The evolution of the MVNO: Why now is the time for brands to take control

When the MVNO model first appeared, it was predicted that a wave of non-telecom B2C brands would seize the opportunity to diversify into mobile. With a few high-profile exceptions, the wave never came. The challenges were significant, not least  dependency on an often-inflexible relationship host network, and the complexity involved in building and managing the systems needed to make the service work.

In 2019, things have changed. I believe we may be on the cusp of new momentum in MVNO innovation, as sophisticated cloud platforms make it easier for brands to enter the market.

Amid the barrage of press releases issued during MWC Barcelona this year was a quiet announcement from Sprint and Google, which reported that the US operator will supply 5G connectivity for the Google Fi MVNO when it launches the new technology in key U.S. cities sometime during the first half of this year.

As 5G announcements go this one ranked among the less bombastic, particularly for an MWC week. But you don’t have to be making all the noise to be saying the most important things.

What's in a name?

Consider the naming, for a start. Many people may not have noticed that Google’s MVNO was recently given a significant rebrand. From its launch in April 2015 until the end of last year it was known as ‘Project Fi’, a name which offered some reassurance to those inclined to dismiss it as one of Google’s wacky experiments.

Now it’s part of the brand family, with a place at the table alongside Google Maps, Google Search, Gmail and the other billion-user siblings. The message is clear for those who hadn’t previously understood: Google takes this very seriously.

Then there’s the revelation that, despite being ‘just’ an MVNO, Google Fi will be fast to market with 5G. This is meaningful: MVNOs have often had to wait for advances in network technology. For example, in the UK, Virgin Media – one of the most successful MVNOs of all time, and part of a huge global brand family – didn’t get 4G until four years after host network EE made it available to consumers.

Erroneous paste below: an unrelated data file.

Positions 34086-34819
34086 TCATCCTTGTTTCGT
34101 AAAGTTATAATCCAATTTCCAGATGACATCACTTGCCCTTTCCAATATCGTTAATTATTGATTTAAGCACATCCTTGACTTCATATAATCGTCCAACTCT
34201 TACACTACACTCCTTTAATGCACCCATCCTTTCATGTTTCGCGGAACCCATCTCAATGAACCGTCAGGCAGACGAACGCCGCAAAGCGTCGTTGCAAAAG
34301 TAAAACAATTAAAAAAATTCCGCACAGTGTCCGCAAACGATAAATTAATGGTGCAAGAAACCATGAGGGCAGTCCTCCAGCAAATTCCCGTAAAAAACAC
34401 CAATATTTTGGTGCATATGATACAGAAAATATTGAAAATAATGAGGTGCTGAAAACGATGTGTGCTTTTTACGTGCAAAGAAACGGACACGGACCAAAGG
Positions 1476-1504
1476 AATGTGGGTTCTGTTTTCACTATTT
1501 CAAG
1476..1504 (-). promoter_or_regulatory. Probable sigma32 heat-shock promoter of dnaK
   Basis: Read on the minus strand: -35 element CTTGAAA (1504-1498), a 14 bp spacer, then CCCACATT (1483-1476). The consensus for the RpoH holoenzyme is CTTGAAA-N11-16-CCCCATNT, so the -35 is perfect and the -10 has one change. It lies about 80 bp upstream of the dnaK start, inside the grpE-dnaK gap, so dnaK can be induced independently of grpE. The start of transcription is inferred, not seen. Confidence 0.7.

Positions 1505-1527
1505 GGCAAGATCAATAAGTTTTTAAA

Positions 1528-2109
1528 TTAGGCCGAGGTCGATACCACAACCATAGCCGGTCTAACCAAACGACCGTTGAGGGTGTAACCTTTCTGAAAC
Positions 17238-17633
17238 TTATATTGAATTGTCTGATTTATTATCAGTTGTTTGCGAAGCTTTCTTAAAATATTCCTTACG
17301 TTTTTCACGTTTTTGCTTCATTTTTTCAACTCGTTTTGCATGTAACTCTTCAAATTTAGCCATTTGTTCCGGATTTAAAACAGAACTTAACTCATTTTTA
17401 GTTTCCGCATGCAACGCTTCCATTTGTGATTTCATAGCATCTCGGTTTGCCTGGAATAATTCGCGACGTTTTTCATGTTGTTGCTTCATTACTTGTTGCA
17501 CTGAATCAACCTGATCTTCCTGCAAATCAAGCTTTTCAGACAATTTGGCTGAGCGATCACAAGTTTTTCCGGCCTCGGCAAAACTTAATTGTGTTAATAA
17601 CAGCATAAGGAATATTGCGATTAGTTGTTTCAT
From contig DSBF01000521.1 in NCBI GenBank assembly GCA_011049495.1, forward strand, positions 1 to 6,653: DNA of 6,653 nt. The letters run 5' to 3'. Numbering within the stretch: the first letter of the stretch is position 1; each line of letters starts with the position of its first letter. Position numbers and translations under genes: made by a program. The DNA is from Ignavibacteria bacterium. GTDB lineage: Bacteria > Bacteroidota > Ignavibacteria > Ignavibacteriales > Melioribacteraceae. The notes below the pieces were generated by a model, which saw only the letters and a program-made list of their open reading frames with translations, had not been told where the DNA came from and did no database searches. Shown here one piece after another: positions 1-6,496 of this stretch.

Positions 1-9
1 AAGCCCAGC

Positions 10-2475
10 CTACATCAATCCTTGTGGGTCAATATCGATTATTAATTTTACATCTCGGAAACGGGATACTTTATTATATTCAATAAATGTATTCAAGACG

It’s also worth noting that Sprint appears happy to position itself in the supporting role here, despite this model playing hot operators off against one another for the chance to serve the customer.

The customer’s connection is cherry-picked by Google software based on quality, from available mobile networks, and an aggregated collection of public Wi-Fi access points.

Many operators, for whom network and service are one and the same, probably still bristle at this idea. After all, the customer relationship is owned by a non-telecom brand delivering a fully virtualised communications service which is entirely distinct from (and not even dependent on) a single network.  A brand which has been steadily introducing and integrating new high-value services; eSIM, same-cost data roaming in 170 countries, bill protection, spam protection, and VPN among them.

The brand opportunity

This level of virtualisation is the future of communications service provision – not just for consumer services but also for enterprise communications and the explosive Internet of Things opportunity.

When MVNOs first appeared, they had to overcome significant technology barriers to enter the MVNO market. Today those barriers are being torn down. Cloud-based communication platforms which combine all the back-office systems required to become an MVNO with the services to build exciting customer experiences and aggregated network capacity are changing the game. Perhaps most importantly these shifts will enable the brands rather than the operators to control the evolution of the MVNO.